Bioregionalism: Organic borders stronger than political ones by Rachael Stoeve
managing whole rivers in new zealand, mexico, united states
Living Earth Economics – author David Korten interviewed by Editor Dean Paton
YES founder’s new story replacing the gospel of money,
succeeding his When Corporations Rule The World (1995).
Swallowed By Whales – by Kiliii Fish
photographer’s spiritual encounter at sea
Revolution Starts Small and Close To Home – by Wendell Berry
reprinted from Our Only World by kentucky poet-farmer
Gotta apologize, friends of Ma, outta here this long. Can’t let it go any longer. Much of these days for wifeling, helping her recover from deep surgery. Deeper than ever we saw coming.
No, can’t leave my readers alone, having just finished Naomi’s latest –One Great Work– page by page since Sept’s Peoples Climate March, ideally released just then. Powerful, humanly – scientifically – masterly gathered. How ’bout you ? Read it by now yourself, shemovesme friend ? Hope so. If not, do get right to it. You’ll soon know why.
Wifeling hears me go on & on about the book, concluding author must be something like another Rachel Carson. Clearly Rachel herself would be cheering. Naomi’s husband Avi Lewis is making TCE into a movie. Bravo, does it ever deserve it ! But please, reader, don’t wait for it.
No, no other words for it -for what we’re facing on this beautiful planet: TCE adds up to my most basic + my most advanced education for our Ma. Last few days I’m mulling just how to write it up . . . where to start, my pages & pages of underscoring nearly as many as Naomi’s originals. Seems I’m not alone at such a pen juncture. Rob Nixon started out with a similar baffle – here’s his own NY TIMES REVIEW 11/6/14
While we’re at it, if you’re looking for more reading clues, click here for another fine interview – bk review – auth review – pub excerpt at YES MAGAZINE – THE GUARDIAN – THE NATION – SIMON & SCHUSTER
And speaking of the Times, here’s TCE’s top 20 non-fiction rating story -just #12 in its 3rd wk, #17 4th wk following release. And that’s it; since then gone. Please Ma buddies – let’s go get it !
OK back to those pages, perhaps now far enuf away to begin hearing what sticks ( as if this aging memory of mine has anything like a last word ! )
First off, Naomi, it’s your sharp, energetic, forceful approach, creatively aligned for the best of reader engagement. I’m right with you from page one. You do get right to it, those first pages blatantly topside vs. easing your way up any ladder of speel for our planet.
We need a Marshall Plan for the Earth
– p 12
This well known target ( of world climate meetings ) has more to do with minimizing economic disruption than with protecting the greatest number of people.
– p 20
Before long, it’s so evident – what a journalist ! Your research – your energy – such non-stop probing, all taking us to the very source of Ma’s debacle – unfettered corporate ideology of the market. Oh my gosh, our turn to lose what we thought we’d won in that long, cool thrash of communism so-called vs democracy so-called.
Climate change detonates the ideological scaffolding on which contemporary conservatism rests. A belief system that vilifies collective action and declares war on all corporate regulation and all things public simply cannot be reconciled with a problem that demands collective action on an unprecedented scale and a dramatic reigning in of the market forces that are largely responsible for creating and deepening the crisis.
– p 48
Talk about those corp deniers. You go right to it – to them, starting your book in person at their very conference. Then to the very ones -who doesn’t think so- right with us, the biggest of our environmental friends, their size attributable -wow- to those same fossil giants.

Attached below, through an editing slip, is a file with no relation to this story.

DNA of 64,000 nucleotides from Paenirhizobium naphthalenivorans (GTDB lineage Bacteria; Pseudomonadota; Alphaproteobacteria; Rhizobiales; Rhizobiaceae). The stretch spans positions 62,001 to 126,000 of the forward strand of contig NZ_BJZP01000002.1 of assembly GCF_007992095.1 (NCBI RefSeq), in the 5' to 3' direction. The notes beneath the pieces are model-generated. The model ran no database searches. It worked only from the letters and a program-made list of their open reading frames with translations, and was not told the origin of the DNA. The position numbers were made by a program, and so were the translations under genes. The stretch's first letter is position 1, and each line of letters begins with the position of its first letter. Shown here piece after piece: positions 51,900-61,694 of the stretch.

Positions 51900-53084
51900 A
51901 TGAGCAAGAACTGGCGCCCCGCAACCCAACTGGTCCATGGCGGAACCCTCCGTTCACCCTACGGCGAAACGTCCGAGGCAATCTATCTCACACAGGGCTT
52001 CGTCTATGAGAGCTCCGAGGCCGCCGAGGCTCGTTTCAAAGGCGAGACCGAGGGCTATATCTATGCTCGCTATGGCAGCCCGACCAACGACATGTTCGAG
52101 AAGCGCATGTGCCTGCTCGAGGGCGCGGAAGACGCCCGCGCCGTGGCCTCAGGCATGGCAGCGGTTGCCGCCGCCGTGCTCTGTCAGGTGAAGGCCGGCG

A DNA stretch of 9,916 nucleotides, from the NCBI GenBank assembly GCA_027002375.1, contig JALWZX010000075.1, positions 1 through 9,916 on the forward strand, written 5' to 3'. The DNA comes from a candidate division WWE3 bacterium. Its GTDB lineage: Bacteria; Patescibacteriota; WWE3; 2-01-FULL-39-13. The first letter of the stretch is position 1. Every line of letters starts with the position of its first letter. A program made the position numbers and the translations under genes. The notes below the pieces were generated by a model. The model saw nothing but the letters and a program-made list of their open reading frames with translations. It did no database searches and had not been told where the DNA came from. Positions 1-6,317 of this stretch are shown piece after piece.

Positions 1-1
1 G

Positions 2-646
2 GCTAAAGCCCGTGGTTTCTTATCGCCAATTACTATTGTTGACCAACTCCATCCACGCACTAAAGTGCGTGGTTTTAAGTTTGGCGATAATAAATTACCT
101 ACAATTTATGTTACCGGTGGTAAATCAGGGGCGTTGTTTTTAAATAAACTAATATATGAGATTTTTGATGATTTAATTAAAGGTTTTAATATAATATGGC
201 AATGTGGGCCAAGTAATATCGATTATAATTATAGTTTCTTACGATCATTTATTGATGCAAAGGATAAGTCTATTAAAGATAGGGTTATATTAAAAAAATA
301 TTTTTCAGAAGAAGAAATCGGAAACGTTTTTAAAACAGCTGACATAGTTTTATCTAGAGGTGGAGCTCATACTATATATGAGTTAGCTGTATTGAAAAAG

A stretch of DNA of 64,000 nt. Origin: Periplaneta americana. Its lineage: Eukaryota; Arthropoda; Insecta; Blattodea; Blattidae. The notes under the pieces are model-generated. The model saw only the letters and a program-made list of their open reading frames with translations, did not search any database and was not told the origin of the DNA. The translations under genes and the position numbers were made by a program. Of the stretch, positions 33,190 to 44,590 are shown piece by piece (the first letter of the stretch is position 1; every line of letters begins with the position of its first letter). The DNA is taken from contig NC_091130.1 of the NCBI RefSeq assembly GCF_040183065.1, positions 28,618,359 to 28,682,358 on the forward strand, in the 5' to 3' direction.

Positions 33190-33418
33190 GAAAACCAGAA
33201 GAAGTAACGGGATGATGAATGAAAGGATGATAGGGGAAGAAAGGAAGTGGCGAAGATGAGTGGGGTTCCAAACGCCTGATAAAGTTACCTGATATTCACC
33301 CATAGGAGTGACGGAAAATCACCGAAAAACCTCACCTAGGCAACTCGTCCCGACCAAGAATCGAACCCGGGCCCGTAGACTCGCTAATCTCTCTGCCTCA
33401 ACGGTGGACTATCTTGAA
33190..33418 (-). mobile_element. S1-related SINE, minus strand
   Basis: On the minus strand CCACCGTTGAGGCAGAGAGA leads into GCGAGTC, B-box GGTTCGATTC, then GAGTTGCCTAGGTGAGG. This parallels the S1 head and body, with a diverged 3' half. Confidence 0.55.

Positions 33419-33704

The Nature Conservancy has been in the oil and gas business ( itself ) for a decade and a half. That this could happen in the age of climate change points to a painful reality behind the environmental movement’s catastrophic failure to effectively battle the economic interests behind our soaring emissions: large parts of the movement aren’t actually fighting those interests -they have merged with them.
– p 208
But nowhere is it about anything like hate, as my own lens knows so well, this most authentic movement for our mother. It comes from the most natural love of her beauty, you two remind us . . .
I believe that the more clearly we can focus our attention on the wonders and realities of the universe about us, the less taste we shall have for destruction.
– quoting Rachel Carson herself ( 1954 ); TCE p 355
And speaking of our mother and what’s most authentic, the one time you seem to abandon a journalistic stand-off here you are connecting our planet’s fertility mission to your very own !
Finally what sticks is who you tab as earth’s best activists, known in your land as America’s first-nation folk, not only for their most natural affinity to our mother, but -admittedly most surprisingly- for such very real leadership from taking on their own land debacles to exiting courtrooms the winners. No wonder they were the very ones leading the rest of us down Broadway.
These victories add up: they have kept unaccountable millions of tons of carbon and other greenhouse gases out of the atmosphere. Whether or not climate change has been a primary motivator, the local movements behind them deserve to be recognized as unsung carbon keepers, who, by protecting their beloved forests, mountains, rivers, and coastlines, are helping to protect all of us.
– p 371
Naomi, I have to say in these final days of mine, presence at last is taking over. Here maine-coon Abby nestles beside me, dawn by smiling dawn, life itself so brightly in place, past any clouded yesterday. So it needs be.
I’ve always looked to Canada as America’s grounded northern conscience. Now, even as tarsands pulls your country down our lowest of corp undertakings, here you bring us home
to what’s happening, gifted planetwise;
to what’s so needed for our here & now.
thanks dancing rabbit for showing us how to move
intentionally – presently – humanly
and yes – multo inspirationally !!
what you’re up to sure makes me want to be with you